equal, placing egalitarianism at the core of its teachings.
It is noteworthy that Alevis often call each other ‘can’ (pronounced ‘jan’) which means soul, as it is a gender-neutral term.
This symbolises the complete parity between men and women in Alevism. Unlike many other faiths men and women worship
side by side during Alevi rituals and are treated as equals. Alevis consider all religions and living philosophies to be different
ways of reaching Hakk and view all nations as one regardless of their ethnic, racial, gender and linguistic differences.
Launch of the APPGA on 3rd December 2015
The British Alevi Federation in Austria
An Introduction to Alevism
Central to Alevism is the cemevi, a place of assembly and religious worship. It is inside a cemevi that a cem, the main religious ritual in Alevism, takes place. This religious ceremony features music, singing and dancing, in which both men and women participate. Spiritual songs are sung in Turkish and other local languages, which aim to teach participants important life lessons. These songs are often hundreds of years old and form part of the Alevism’s oral history, having been passed down for generations.
While there are no official statistics as to the number of Alevis living in Turkey, their population is often estimated to be around 20 million, out of an overall population of approximately 75 million.
Despite Alevism’s de facto status as the second largest belief community in Turkey, Alevis have historically faced prejudice, discrimination and persecution. As a result, for much of their history the Alevi people have been forced to live closed and isolated lives in rural areas to avoid oppression.
Alevism is not legally recognised by the Turkish state, making Alevis and cemevis illegal. Without official recognition cemevis are not regarded as places of worship and are required to pay taxes, whereas mosques and other places of worship are exempt. Many Alevis view this as discrimination and argue that the Turkish government is attempting to assimilate Alevis into Turkey’s majority Sunni population by ignoring their unique history, culture and beliefs.
Alevi organisations and groups across Turkey, Europe, Australia and North America are protesting the Turkish Government’s ‘Alevi opening’ initiative as they regard it as an attempt to assimilate Alevism into Islam. Alevis claim that their rights of freedom of religion are being infringed.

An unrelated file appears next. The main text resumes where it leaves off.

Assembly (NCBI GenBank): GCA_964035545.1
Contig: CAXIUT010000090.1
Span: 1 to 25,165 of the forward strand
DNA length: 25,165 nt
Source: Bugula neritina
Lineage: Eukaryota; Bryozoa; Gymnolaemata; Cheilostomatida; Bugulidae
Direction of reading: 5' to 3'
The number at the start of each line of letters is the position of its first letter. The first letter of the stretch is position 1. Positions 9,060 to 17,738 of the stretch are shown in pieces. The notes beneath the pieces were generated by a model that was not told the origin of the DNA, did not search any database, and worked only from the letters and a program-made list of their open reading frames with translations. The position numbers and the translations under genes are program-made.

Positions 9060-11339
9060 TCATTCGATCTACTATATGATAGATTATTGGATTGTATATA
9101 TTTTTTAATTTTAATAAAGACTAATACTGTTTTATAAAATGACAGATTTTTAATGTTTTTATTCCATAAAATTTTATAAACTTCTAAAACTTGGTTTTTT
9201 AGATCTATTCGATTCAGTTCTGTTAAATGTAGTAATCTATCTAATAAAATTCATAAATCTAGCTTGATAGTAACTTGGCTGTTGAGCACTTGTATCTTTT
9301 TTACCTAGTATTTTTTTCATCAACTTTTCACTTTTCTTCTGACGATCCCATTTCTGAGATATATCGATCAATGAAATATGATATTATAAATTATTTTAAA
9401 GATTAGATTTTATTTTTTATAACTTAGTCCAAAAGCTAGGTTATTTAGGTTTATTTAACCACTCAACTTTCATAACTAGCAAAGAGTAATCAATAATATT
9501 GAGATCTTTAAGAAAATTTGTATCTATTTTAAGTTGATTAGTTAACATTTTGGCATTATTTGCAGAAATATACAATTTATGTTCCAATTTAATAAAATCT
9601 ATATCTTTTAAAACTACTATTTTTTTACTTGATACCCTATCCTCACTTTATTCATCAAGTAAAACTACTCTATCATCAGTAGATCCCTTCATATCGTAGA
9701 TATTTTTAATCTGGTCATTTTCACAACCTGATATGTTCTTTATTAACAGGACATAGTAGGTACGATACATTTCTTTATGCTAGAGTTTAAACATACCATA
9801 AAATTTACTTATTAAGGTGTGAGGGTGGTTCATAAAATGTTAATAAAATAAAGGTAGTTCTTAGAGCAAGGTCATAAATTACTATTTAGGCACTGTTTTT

- 22nd March - APPGA panel discussion on ‘Alevis and the current situation in Turkey’
The panel discussion will include short speeches, a general discussion, and a question and answer session on key, current issues, including media censorship, the imprisonment of journalists, the security situation in south east Turkey (Kurdish regions), and the treatment of the Alevi community.
Chair: Meg Hillier, MP for Hackney South & Shoreditch, Vice-Chair APPGA
Speakers: Zeynep Altıok (MP for İzmir, Republican People’s Party), Hüseyin Camak (MP for Mersin, Republican People’s Party), Ahmet Şık (investigative journalist), TBC (representative from the British Alevi Federation).
Time: 7pm-9pm
Location: Committee Room 14, House of Commons, London, SW1A 0AA
A cem ceremony taking place inside a cemevi, showing men and women worshiping together.
Meg Hillier MP, Vice-Chair APPGA
- 27th March 2016 - Doncaster Alevi Cultural Centre and Cemevi's concert
- 12th June 2016 – 6th Alevi Festival in the UK – London, Hackney Downs Park
- 2nd July 2016 - Memorial services will take place in every Alevi Cultural Centre and Cemevi across the UK commemorating the Sivas massacre of 1993
3rd July 2016 - Memorial services will take place in every Alevi Cultural Centre and Cemevi across the UK commemorating the Corum massacre of 1980
- 28th-30th September 2016 – Masum-u Paklar fasts
- 1st October – Fatma Ana fast
- 2nd-13th October 2016 – Muharrem fast – mourning of the events in Kerbela
(More events to be confirmed)
All-Party Parliamentary Group for Alevis
Rt. Hon Joan Ryan MP, Chair APPGA
020 7219 2442
House of Commons
Oxford University Semah event
Alevi Festival in Hackney